Press

International Level Crossing Awareness Day 7th June 2012

31 May 2012

Level crossings can be lethal

This Thursday, 7th June, is International Level Crossing Awareness Day (ILCAD). This may not seem of importance at first glance to rural people, but it should be.

Farmers, more than any group, work around active railways as part of their everyday routine.

In 2010, two farmers lost their lives in accidents at level crossings. The Irish Railway Safety Commission (RSC) does not want a repeat of these tragedies, and is an active participant with over 40 other countries in ILCAD.

Donal Casey, Principal Inspector with the RSC, pointed out that Ireland's rail safety record is good by international standards with fatalities at 25% of the EU average. Accidents at level crossings occur infrequently - there were fourteen involving vehicles or pedestrians in Ireland in the six years between 2006 and 2011 - but these often have tragic consequences. In all, four fatalities resulted from these accidents.

Although 40% of Ireland's level crossings have been removed since 1999, 1,018 level crossings still remain on the active railway and those on busy roads are controlled by the railway. However, 651 are unattended farm-field or pedestrian crossings and a further 160 unattended level crossings are on private and minor roads.

The 'RSC third party guidance on railway risk' is published on its website www.rsc.ie, and Iarnród Éireann's 'guidance for the safe use of unattended railway level crossings' is available at www.irishrail.ie . These should be essential reading for all farmers who are operating near a level crossing, their families, staff, casual labour, and contractors.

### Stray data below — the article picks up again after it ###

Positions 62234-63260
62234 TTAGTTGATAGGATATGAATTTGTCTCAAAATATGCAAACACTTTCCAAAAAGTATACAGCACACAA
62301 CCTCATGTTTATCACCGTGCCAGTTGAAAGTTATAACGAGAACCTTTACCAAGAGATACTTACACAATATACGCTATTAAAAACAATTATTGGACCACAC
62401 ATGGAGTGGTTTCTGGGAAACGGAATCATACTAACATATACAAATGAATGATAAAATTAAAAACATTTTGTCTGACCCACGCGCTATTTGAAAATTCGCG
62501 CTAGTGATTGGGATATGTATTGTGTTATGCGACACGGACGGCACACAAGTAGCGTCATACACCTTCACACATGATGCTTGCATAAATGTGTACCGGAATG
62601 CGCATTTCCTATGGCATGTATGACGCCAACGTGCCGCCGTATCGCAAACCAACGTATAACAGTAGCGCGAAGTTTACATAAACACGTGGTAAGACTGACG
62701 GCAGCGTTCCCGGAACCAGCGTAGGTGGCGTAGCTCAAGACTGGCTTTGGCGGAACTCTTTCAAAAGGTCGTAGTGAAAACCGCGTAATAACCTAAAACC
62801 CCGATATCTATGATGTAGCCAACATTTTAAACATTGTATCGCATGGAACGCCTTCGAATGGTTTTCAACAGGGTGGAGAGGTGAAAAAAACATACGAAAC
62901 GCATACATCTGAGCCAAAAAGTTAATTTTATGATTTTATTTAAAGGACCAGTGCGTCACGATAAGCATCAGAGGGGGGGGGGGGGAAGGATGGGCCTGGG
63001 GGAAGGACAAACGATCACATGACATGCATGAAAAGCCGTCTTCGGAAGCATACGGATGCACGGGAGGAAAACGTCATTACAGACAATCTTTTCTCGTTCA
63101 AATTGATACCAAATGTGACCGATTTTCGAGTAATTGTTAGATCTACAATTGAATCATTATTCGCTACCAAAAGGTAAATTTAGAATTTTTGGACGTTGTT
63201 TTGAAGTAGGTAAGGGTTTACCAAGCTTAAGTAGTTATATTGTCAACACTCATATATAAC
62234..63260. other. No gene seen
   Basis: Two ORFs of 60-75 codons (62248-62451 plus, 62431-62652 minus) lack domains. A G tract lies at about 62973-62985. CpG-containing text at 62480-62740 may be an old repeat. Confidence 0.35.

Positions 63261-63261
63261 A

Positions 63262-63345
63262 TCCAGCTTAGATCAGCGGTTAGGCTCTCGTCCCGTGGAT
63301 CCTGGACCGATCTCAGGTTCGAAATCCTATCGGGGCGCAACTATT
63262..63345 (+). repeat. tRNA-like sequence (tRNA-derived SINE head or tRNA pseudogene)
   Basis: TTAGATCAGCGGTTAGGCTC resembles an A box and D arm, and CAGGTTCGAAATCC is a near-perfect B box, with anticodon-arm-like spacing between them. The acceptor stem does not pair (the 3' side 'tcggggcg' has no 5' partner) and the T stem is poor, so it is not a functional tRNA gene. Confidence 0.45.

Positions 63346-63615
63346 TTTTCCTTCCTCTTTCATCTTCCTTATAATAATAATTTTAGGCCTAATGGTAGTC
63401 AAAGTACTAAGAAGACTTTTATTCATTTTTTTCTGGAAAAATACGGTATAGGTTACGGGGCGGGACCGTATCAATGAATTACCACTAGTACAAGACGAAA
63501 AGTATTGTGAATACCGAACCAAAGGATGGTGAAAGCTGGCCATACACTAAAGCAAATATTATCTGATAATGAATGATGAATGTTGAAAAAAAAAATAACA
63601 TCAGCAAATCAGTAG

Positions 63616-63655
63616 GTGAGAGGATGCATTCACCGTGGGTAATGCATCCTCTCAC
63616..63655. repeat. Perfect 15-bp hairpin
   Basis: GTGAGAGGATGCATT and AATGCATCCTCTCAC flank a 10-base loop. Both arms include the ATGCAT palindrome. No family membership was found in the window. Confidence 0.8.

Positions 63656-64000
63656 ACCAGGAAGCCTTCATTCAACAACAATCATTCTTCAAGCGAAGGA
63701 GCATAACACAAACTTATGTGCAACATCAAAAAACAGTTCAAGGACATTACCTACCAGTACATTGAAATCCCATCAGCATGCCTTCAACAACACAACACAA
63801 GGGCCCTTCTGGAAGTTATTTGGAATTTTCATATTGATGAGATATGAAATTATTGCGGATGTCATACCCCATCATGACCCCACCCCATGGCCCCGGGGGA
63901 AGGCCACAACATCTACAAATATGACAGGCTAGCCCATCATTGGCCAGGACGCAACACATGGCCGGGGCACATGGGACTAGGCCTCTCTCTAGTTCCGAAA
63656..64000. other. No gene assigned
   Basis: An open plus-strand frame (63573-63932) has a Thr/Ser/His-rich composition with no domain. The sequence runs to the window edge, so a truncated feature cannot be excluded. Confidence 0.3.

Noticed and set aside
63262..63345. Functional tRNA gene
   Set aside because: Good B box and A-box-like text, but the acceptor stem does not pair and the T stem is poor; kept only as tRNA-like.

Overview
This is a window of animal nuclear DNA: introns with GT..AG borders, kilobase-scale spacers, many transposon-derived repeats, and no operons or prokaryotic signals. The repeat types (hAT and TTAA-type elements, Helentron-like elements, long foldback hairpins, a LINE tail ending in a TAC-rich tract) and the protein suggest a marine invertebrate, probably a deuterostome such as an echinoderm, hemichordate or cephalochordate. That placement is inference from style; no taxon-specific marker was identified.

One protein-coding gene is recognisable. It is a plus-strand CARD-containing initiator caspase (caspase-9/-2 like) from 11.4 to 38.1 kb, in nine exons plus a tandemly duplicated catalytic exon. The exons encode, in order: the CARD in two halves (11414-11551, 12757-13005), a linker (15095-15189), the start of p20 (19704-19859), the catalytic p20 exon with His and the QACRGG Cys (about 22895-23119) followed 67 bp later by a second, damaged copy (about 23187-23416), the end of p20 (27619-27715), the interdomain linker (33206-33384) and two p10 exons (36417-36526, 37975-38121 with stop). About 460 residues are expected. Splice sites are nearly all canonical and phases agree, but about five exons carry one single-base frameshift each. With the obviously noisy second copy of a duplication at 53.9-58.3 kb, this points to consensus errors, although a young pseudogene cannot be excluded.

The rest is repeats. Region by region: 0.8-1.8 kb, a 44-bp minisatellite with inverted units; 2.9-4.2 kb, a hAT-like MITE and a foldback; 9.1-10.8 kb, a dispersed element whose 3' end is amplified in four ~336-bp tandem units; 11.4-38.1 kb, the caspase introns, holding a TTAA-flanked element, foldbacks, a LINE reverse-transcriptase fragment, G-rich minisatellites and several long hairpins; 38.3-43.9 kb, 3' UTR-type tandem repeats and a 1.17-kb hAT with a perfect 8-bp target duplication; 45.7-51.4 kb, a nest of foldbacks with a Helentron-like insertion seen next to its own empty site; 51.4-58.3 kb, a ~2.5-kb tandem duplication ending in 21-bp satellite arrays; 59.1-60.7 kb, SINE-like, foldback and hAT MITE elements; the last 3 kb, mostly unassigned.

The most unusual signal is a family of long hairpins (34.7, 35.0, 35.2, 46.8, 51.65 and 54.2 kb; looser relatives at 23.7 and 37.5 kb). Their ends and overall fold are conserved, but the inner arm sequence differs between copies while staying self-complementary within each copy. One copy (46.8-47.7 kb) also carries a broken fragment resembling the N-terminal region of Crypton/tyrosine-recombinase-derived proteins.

Farmers who have land adjacent to a rail line should also have an emergency contact number for the railway signalman. If this is not displayed at the level crossing, it may be obtained from the Iarnród Éireann divisional engineer's office.

The key points to be remembered are as follows:

Farmers should ensure that animals will not stray and vehicles cannot get stuck on the railway. If either should happen stay clear of the railway and immediately call the signalman, stating the crossing number.

Before crossing with awkward vehicles, dangerous goods or difficult animals, get permission from the signalman. You may need more than one helper.

When herding animals or using loaded tractor forks, a farmer must be accompanied by one or more adult helpers to ensure the line is clear of trains and to control the movement across the line.

Do not conduct repeated movements across the railway, e.g., silage-making, harvesting, without special protection from Iarnród Éireann.

Always look out for trains and give way to them before crossing, open all gates, cross when all clear and shut the gates afterwards.

ILCAD's slogan 'Act safely at level crossings' is simple but clear. It's one we should all heed, all the time.

END

[The RSC would like to acknowledge the input of Mr. Pat O'Toole of the Irish Farmer's Journal].